Home > Articles > Network Technology > General Networking > Fiber-Optic Technologies

Fiber-Optic Technologies

Chapter Description

Vivek Alwayn discusses in this chapter the increasing demand of optical-fiber and its wide spread applications ranging from global networks to desktop computers.

Splicing

Fiber-optic cables might have to be spliced together for a number of reasons—for example, to realize a link of a particular length. Another reason might involve backhoe fade, in which case a fiber-optic cable might have been ripped apart due to trenching work. The network installer might have in his inventory several fiber-optic cables, but none long enough to satisfy the required link length. Situations such as this often arise because cable manufacturers offer cables in limited lengths—usually 1 to 6 km. A link of 10 km can be installed by splicing several fiber-optic cables together. The installer can then satisfy the distance requirement and avoid buying a new fiber-optic cable. Splices might be required at building entrances, wiring closets, couplers, and literally any intermediate point between a transmitter and receiver.

Connecting two fiber-optic cables requires precise alignment of the mated fiber cores or spots in a single-mode fiber-optic cable. This is required so that nearly all the light is coupled from one fiber-optic cable across a junction to the other fiber-optic cable. Actual contact between the fiber-optic cables is not even mandatory.

There are two principal types of splices: fusion and mechanical. Fusion splices use an electric arc to weld two fiber-optic cables together. The process of fusion splicing involves using localized heat to melt or fuse the ends of two optical fibers together. The splicing process begins by preparing each fiber end for fusion. Fusion splicing requires that all protective coatings be removed from the ends of each fiber. The fiber is then cleaved using the score-and-break method. The quality of each fiber end is inspected using a microscope. In fusion splicing, splice loss is a direct function of the angles and quality of the two fiber-end faces.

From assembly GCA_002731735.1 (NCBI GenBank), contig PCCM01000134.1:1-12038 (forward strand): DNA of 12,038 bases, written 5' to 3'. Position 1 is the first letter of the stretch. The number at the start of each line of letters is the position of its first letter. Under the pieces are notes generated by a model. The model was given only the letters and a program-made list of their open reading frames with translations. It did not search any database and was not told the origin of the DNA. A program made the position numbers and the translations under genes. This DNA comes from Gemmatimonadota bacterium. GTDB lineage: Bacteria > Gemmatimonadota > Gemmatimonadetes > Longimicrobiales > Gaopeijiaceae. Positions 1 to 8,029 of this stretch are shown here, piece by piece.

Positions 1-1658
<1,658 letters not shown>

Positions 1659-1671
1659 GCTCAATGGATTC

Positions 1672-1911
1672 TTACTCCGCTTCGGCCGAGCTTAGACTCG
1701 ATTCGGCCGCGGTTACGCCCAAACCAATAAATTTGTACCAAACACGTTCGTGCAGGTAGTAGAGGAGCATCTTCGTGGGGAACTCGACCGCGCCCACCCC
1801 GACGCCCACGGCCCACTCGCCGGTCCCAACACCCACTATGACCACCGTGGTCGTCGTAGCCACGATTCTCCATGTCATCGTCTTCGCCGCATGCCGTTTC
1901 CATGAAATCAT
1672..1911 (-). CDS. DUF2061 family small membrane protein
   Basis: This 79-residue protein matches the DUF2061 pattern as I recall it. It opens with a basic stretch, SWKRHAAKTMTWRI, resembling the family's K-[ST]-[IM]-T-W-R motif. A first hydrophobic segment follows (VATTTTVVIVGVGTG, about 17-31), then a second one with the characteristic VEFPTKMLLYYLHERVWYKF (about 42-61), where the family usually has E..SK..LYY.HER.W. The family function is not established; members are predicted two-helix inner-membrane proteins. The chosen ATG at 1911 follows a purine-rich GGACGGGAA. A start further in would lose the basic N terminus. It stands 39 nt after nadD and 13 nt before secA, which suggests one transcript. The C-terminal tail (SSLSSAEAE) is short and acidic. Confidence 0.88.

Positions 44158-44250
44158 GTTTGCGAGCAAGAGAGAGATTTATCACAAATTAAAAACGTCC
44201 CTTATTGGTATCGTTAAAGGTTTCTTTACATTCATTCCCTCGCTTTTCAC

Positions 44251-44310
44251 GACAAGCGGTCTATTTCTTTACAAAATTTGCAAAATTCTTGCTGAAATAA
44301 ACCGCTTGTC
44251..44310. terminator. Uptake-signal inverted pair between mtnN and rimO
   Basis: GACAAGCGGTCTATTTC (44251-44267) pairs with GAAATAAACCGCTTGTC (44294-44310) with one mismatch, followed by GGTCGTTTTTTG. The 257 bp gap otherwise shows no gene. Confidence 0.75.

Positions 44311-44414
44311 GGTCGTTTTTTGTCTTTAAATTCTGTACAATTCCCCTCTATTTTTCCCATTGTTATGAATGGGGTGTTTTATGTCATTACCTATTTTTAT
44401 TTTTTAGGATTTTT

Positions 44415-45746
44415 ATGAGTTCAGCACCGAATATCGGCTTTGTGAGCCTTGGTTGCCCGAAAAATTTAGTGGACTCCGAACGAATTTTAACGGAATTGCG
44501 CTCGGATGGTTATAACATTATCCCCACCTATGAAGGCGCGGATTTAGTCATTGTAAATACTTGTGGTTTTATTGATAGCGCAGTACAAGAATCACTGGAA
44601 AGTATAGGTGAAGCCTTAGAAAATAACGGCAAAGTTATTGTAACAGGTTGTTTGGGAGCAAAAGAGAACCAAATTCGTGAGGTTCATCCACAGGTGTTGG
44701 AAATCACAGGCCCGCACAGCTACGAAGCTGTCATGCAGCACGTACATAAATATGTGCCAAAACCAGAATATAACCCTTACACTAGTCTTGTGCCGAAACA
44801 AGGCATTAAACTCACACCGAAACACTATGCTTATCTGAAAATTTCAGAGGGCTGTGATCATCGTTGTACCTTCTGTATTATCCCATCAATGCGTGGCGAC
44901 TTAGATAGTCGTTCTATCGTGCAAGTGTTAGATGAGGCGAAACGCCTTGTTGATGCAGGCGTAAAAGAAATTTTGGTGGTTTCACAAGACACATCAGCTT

The basic fusion-splicing apparatus consists of two fixtures on which the fibers are mounted with two electrodes. An inspection microscope assists in the placement of the prepared fiber ends into a fusion-splicing apparatus. The fibers are placed into the apparatus, aligned, and then fused together. Initially, fusion splicing used nichrome wire as the heating element to melt or fuse fibers together. New fusion-splicing techniques have replaced the nichrome wire with carbon dioxide (CO2) lasers, electric arcs, or gas flames to heat the fiber ends, causing them to fuse together. Arc fusion splicers can splice single fibers or 12- and 24-fiber-count ribbon fibers at the same time. The small size of the fusion splice and the development of automated fusion-splicing machines have made electric arc fusion one of the most popular splicing techniques in commercial applications. The splices offer sophisticated, computer-controlled alignment of fiber-optic cables to achieve losses as low as 0.02 dB.

Splices can also be used as optical attenuators if there is a need to attenuate a high-powered signal. Splice losses of up to 10.0 dB can be programmed and inserted into the cable if desired. This way, the splice can act as an in-line attenuator with the characteristic nonreflectance of a fusion splice. Typical fusion-splice losses can be estimated at 0.02 dB for loss-budget calculation purposes. Mechanical splices are easily implemented in the field, require little or no tooling, and offer losses of about 0.5 to 0.75 dB.

10. Physical-Design Considerations | Next Section Previous Section

There are currently no related articles. Please check back later.

Search Related Safari Books

Safari Books